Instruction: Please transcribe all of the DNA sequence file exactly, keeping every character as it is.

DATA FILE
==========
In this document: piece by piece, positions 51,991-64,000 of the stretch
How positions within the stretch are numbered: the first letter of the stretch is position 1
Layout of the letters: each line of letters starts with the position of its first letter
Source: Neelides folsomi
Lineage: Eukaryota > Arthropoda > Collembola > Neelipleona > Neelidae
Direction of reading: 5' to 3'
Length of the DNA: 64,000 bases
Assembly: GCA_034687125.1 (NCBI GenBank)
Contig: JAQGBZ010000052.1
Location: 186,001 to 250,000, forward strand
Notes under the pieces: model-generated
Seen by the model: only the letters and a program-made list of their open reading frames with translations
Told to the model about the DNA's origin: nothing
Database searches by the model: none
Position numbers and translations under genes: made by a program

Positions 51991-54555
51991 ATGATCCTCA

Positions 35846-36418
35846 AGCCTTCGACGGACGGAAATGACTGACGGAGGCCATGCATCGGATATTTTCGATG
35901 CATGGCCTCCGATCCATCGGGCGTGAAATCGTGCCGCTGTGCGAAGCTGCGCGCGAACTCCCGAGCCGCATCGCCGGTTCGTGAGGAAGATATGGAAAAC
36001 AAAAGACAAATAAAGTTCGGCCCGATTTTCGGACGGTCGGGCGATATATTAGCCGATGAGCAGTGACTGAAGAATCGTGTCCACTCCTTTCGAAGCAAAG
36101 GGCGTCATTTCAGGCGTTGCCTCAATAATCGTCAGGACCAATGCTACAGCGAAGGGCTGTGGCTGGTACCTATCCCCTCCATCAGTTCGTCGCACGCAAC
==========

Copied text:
In this document: piece by piece, positions 51,991-64,000 of the stretch
How positions within the stretch are numbered: the first letter of the stretch is position 1
Layout of the letters: each line of letters starts with the position of its first letter
Source: Neelides folsomi
Lineage: Eukaryota > Arthropoda > Collembola > Neelipleona > Neelidae
Direction of reading: 5' to 3'
Length of the DNA: 64,000 bases
Assembly: GCA_034687125.1 (NCBI GenBank)
Contig: JAQGBZ010000052.1
Location: 186,001 to 250,000, forward strand
Notes under the pieces: model-generated
Seen by the model: only the letters and a program-made list of their open reading frames with translations
Told to the model about the DNA's origin: nothing
Database searches by the model: none
Position numbers and translations under genes: made by a program

Positions 51991-54555
51991 ATGATCCTCA

Positions 35846-36418
35846 AGCCTTCGACGGACGGAAATGACTGACGGAGGCCATGCATCGGATATTTTCGATG
35901 CATGGCCTCCGATCCATCGGGCGTGAAATCGTGCCGCTGTGCGAAGCTGCGCGCGAACTCCCGAGCCGCATCGCCGGTTCGTGAGGAAGATATGGAAAAC
36001 AAAAGACAAATAAAGTTCGGCCCGATTTTCGGACGGTCGGGCGATATATTAGCCGATGAGCAGTGACTGAAGAATCGTGTCCACTCCTTTCGAAGCAAAG
36101 GGCGTCATTTCAGGCGTTGCCTCAATAATCGTCAGGACCAATGCTACAGCGAAGGGCTGTGGCTGGTACCTATCCCCTCCATCAGTTCGTCGCACGCAAC